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Tuesday, December 25, 2012

Knowing and Relating to Form Better Relationship

  There is no being or becoming without relationship. from the beginning, we grow to sense the need and import of relatedness. We human beings have the longest period of dependency among any living creature. At birth, in total helplessness, we engage in our first coupling, mother-child, and from that time on, the more sophisticated our lives become, the more interrelated we become. In a sense, we spend our entire existence weaving one relationship into another until we've created, like the web of a spider, a complete pattern.
  Our very survival seems to depend upon our relationships. In childhood, if we are denied loving encounters with human beings, we wither, fall into psychosis, idiocy, or die.As adults we continue to depend upon our interactions in togetherness for our greater joys and our most significant growth. We take this process for granted. It seems to be only in moments when we experience disconnection, times when we are severed from close relationship-either by death, divorce, or physical separations that tear our closeness apart and leave us alone-that is becomes apparent. It is strange, then, that even knowing of our desperate need for relating, we continue through much of our lives to engage in thoughtless, vacuous behavior which only results in isolating us further.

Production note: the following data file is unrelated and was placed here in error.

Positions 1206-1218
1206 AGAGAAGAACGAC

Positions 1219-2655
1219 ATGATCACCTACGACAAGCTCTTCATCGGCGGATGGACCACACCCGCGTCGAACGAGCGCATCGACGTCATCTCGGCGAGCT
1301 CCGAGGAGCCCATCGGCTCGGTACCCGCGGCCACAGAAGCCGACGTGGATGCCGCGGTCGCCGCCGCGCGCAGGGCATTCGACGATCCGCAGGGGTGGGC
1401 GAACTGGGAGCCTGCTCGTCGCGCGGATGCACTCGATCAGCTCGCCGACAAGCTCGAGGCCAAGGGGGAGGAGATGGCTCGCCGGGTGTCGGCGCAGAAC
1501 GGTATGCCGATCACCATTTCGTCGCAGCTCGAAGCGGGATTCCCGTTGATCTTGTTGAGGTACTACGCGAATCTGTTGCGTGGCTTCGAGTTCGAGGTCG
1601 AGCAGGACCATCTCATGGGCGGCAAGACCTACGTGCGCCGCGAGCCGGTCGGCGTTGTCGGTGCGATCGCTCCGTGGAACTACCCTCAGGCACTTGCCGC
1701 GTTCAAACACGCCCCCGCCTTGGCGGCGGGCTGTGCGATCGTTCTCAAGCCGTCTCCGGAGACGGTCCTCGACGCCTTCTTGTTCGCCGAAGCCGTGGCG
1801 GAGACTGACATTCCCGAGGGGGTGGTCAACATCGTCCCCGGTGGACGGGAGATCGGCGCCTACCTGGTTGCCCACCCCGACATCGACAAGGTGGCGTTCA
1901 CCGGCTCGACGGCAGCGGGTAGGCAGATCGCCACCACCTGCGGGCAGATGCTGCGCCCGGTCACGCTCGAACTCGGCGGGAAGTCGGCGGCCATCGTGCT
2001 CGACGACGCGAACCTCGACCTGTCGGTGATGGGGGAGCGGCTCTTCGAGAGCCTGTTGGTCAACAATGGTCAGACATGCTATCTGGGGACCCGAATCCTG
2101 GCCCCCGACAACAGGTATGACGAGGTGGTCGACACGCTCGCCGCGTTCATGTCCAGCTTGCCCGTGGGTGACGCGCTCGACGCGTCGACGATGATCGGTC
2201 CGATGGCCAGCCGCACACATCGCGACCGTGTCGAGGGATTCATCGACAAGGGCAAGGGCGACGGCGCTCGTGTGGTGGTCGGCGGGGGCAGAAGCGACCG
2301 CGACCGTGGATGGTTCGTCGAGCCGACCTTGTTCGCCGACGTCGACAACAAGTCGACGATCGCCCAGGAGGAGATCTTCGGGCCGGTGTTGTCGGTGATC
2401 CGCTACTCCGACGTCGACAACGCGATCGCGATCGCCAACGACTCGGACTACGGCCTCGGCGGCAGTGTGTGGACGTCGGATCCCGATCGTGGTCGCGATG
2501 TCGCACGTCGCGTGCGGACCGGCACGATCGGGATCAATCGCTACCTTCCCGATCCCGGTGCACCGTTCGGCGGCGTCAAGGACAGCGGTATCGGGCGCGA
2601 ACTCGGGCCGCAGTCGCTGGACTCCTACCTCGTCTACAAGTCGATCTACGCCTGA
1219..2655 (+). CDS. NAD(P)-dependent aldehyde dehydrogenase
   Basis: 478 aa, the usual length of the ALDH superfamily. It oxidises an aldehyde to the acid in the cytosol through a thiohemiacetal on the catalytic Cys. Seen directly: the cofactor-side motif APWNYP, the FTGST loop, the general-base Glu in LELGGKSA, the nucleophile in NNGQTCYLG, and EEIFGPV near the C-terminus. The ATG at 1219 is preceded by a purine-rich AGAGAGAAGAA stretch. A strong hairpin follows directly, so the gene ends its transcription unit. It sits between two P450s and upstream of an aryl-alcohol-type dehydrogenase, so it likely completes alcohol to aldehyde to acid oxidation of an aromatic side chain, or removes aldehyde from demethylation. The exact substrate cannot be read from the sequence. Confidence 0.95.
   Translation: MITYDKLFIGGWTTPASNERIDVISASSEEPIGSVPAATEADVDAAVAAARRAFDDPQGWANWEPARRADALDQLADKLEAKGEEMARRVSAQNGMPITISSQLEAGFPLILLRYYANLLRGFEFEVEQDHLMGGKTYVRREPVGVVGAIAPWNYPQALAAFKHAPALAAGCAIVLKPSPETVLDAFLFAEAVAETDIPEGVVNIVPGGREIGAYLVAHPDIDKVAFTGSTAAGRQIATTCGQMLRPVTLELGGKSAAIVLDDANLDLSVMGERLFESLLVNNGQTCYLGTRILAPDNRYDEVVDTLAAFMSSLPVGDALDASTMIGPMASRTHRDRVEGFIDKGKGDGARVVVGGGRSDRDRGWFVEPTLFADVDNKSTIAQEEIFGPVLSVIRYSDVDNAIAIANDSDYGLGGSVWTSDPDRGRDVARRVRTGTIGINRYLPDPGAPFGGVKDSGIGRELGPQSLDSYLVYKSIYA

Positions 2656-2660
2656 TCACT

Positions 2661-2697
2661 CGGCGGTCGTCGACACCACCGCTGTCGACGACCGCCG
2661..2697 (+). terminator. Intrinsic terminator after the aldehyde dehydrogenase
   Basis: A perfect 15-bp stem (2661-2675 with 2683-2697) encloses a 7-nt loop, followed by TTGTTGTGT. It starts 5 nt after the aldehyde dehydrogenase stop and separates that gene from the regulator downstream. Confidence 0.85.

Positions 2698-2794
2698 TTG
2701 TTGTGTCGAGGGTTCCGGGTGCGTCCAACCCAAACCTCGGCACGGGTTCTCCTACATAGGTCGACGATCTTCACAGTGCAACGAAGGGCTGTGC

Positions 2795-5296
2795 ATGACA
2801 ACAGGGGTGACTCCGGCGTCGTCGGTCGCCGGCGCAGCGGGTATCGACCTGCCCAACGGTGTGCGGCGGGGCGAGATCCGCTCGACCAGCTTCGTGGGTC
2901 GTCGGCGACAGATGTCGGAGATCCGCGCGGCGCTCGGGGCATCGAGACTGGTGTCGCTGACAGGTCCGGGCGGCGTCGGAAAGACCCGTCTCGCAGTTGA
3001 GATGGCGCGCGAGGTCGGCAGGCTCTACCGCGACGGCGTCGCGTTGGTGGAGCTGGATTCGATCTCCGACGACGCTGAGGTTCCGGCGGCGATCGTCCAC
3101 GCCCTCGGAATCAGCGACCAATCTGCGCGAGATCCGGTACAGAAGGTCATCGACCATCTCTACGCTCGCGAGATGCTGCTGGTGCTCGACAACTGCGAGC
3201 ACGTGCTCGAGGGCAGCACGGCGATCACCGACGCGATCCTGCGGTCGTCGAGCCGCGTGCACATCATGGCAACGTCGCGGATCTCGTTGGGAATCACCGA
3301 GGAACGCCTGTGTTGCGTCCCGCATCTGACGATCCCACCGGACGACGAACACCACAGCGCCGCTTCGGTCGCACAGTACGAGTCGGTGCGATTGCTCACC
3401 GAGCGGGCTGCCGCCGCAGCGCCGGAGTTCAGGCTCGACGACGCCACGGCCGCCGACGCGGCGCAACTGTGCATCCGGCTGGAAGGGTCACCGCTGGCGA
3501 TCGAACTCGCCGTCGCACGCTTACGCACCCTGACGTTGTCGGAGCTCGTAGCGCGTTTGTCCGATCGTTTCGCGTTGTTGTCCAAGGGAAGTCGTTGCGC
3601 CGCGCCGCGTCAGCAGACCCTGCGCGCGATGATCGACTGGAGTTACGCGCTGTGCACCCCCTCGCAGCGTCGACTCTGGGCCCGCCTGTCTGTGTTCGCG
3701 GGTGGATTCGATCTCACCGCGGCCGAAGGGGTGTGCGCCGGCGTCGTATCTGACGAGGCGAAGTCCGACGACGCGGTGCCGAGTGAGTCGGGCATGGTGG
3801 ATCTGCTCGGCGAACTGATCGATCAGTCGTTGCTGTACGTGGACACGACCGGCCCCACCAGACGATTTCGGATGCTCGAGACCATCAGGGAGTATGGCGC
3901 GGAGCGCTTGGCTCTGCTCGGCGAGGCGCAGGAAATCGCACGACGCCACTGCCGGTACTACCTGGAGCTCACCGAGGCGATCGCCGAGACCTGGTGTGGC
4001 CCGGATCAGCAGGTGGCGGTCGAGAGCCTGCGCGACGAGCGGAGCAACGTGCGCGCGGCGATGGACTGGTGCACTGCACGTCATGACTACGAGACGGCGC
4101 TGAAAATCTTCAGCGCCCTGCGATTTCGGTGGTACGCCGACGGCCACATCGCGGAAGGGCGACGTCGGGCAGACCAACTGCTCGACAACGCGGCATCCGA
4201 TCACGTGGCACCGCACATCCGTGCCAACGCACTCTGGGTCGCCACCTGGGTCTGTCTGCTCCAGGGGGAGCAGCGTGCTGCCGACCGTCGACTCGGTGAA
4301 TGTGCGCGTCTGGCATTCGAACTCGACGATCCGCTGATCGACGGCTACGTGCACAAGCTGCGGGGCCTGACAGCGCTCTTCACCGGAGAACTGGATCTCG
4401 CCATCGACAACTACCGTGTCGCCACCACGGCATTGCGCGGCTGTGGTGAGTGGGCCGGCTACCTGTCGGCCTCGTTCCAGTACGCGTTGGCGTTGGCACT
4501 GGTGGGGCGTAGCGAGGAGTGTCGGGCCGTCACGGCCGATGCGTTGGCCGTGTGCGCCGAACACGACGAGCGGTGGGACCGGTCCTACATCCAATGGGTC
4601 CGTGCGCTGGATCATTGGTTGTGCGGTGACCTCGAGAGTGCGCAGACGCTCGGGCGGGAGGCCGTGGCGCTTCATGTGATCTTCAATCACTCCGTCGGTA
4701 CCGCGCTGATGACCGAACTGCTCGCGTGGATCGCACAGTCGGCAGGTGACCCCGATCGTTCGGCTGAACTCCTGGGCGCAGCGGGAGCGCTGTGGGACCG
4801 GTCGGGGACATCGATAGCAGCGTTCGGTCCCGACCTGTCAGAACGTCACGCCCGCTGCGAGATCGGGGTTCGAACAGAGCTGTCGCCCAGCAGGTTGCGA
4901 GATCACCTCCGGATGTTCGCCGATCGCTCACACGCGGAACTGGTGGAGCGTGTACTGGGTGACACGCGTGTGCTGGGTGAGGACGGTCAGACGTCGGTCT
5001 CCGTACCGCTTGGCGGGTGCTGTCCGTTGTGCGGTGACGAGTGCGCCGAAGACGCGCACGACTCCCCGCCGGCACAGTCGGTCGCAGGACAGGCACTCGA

Like most of us, my life has been spent in trying to understand and form lasting relationships and in watching those I love attempt to do the same. There are times when I have succeeded. So many of the people with whom I have grown up, family members and long-lasting friends, are still vital parts of my life. There are times when I have failed. I think back fondly and plaintively of the many individuals I have encountered in the past with whom I have shared days, months, even years of extreme joy, but whom I no longer see. Where are they? What are they doing, thinking? Why could I not seem to keep them in my life? Happily, these were few in number. Was it easier then, or harder? I can remember the neighborhood in which I lived and grew to adulthood. I remember the family across the street who afforded us so many children from which we could select friends. I recall the boy next door, how close we became. It seems-or was imagining it-that there was so much more stability, so much less moving about. We found possible relationships in church, in school, at the playground, which remained constant year after year. They formed the permanent network of contacts from which we received our security and strength. They knew our names and we knew theirs. They were part of our great family from which we received our growing identity.
  Allan Fromme, in his book, The Ability to Love, describes this comfortable, fast vanishing time. He says:
Our cities with their swollen populations and cliff dwelling high-rise buildings are breeding places for loneliness. Neighborhoods crumble under the housing development bulldozers and families scatter in pursuit of jobs and professions everywhere. in a world of wheels, old and comfortable groupings of people have disappeared.